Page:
Russian Ministry of Defence imagery of Jisr al-Shughur presented on October 30th 2015

In response to reports on their inaccurate descriptions of locations and targets the Russian Ministry of Defence’s response was at first to become far vaguer about the targets they were striking in videos, and to eventually dramatically reduce the numbers of airstrike videos it was publishing. Simply telling the truth seemed not to be an option.


Time itself comes under question when the Russian MoD starts producing aerial and satellite imagery. From Syria we have the example of Sarmin Hospital, damaged in an October 20th 2015 airstrike, but which the Russian Ministry of Defence claimed was undamaged, producing aerial imagery supposedly taken after the attack to prove their case:

Russian Ministry of Defence imagery of Sarmin presented on November 2nd 2015

However, careful analysis of videos and satellite imagery showed structures destroyed in the airstrike were still visible in the Russian Ministry of Defence aerial imagery, which could only be the case if the image was taken before the airstrikes occurred, not afterwards as the Russian Ministry of Defence claimed.

In the most egregious example of the Russian MoD lying about the date of aerial and satellite imagery, the MoD presented satellite imagery at their July 21st 2014 press conference on the downing of flight MH17 over Eastern Ukraine a few days only. At this press conference, they presented imagery they claimed showed a Ukrainian air defence base on July 14th and July 17th 2014. This was used to demonstrate how a Buk missile launcher seen at the base on July 14th had left the base on July 17th, shortly before Flight MH17 was shot down.

By examining imagery on Google Earth of the same location during July 2014 it was possible to show the Russian MoD imagery was wrongly dated. In the top left corner of the July 14th 2014 image presented by the Russian Ministry of Defence a large area of vegetation with a path cut through it is clearly visible. In all July imagery of the same location on Google Earth the vegetation is clearly missing, showing the images presented by the Russian Ministry of Defence could not have been taken during July:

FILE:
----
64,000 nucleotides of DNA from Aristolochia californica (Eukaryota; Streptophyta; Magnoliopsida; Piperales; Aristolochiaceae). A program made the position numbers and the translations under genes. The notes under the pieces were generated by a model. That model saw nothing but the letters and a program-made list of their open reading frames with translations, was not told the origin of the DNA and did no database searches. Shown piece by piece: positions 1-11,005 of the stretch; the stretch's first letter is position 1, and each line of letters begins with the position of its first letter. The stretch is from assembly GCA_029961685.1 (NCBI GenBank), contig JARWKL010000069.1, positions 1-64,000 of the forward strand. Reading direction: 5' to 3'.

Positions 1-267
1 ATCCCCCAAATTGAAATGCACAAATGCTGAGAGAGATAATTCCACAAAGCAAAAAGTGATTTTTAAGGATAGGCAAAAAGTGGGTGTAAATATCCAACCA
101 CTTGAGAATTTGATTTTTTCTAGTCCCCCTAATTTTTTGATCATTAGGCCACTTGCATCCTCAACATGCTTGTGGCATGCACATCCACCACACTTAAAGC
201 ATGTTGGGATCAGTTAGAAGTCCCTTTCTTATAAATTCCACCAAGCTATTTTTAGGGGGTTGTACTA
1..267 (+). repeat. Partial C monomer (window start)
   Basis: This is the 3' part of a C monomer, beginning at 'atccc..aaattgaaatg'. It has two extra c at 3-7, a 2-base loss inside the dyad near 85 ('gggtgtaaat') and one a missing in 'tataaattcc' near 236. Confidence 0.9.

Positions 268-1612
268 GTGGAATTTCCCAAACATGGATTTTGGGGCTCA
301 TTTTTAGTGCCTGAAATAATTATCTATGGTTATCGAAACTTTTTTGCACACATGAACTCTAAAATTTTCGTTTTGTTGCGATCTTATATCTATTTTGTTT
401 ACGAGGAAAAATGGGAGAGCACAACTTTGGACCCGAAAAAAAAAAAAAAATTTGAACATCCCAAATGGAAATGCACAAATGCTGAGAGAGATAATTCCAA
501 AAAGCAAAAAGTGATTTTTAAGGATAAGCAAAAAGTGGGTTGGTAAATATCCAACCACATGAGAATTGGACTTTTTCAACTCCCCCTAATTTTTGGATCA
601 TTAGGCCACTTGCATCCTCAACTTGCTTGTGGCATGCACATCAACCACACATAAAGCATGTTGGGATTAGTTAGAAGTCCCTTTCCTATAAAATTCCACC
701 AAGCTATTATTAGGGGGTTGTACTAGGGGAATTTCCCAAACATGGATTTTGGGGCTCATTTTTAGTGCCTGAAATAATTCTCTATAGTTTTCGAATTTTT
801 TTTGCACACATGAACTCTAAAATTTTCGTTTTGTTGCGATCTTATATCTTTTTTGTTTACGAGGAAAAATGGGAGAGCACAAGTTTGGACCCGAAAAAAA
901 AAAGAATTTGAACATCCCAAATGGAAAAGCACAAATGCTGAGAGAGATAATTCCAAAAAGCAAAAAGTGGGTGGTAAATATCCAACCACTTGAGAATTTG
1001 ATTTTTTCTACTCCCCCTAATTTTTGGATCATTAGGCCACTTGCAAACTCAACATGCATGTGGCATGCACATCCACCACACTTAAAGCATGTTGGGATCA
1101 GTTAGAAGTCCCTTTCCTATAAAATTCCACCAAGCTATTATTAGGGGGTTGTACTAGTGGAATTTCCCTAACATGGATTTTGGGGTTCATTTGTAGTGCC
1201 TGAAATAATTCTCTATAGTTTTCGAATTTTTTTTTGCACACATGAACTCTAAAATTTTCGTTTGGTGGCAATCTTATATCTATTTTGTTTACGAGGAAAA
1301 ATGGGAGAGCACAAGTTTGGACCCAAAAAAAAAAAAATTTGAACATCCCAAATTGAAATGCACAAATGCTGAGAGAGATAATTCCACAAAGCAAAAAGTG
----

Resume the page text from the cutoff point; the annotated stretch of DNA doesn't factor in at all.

Digital Globe and Russian Ministry Defence satellite imagery

Other details in the image further confirmed the Russian Ministry of Defence imagery was incorrectly dated, allowing the imagery to be dated to a period between late May and mid-June 2014.

Further analysis of the imagery would find even more alarming evidence of the MoD misusing aerial and satellite imagery, going beyond simply lying about the date.


Other imagery presented by the Russian Ministry of Defence during their July 21st 2014 MH17 press conference included images which they claimed showed two Buk missile launchers in a field close to the town of Zaroshchens’ke. Open source investigation of this proposed launch site would find that the site was in fact under Russian backed separatist control at the time, with locals denying any sign of Buk missile launchers in the area on July 17th 2014. In the Dutch led criminal investigations team’s September 28th 2016 report, investigators played a conversation between Russian backed separatists who were expressing their surprise the area was claimed to be the launch site, as it was under their control at the time.

Considering this evidence that there were no Buks in the field at the time, how could the Russian MoD have a satellite image showing that there were? The answer was shockingly simple; the Russian Ministry of Defence had presented altered satellite imagery. Initial analysis by Bellingcat, followed up by analysis by experts at the Middlebury Institute of International Studies at Monterey using the Tungstene forensic imagery analysis software, showed the Buk missile launchers had been added to the image, stating that the image had “been so heavily manipulated that it lacks any credibility as evidence”. Local residents didn’t see the missile launchers because they had never been there in the first place, only existing in the Russian MoD’s faked images.

These are some of the many examples of the Russian MoD’s misuse and abuse of satellite and aerial imagery. It would show incredibly poor judgement to accept any of that imagery and the Russian MoD’s opinions on it without further, independent, analysis. Fortunately for those of us trying to separate fact from fiction in conflict zones, open source material has provided us with a wealth of information to do that type of independent analysis, something the Russian Ministry of Defence may one day come to realise.

Eliot Higgins is founder of the investigation platform Bellingcat and Senior Fellow in the @AtlanticCouncil’s





@AtlanticCouncil's Digital Forensic Research Lab. Catalyzing a global network of digital forensic researchers, following conflicts in real time.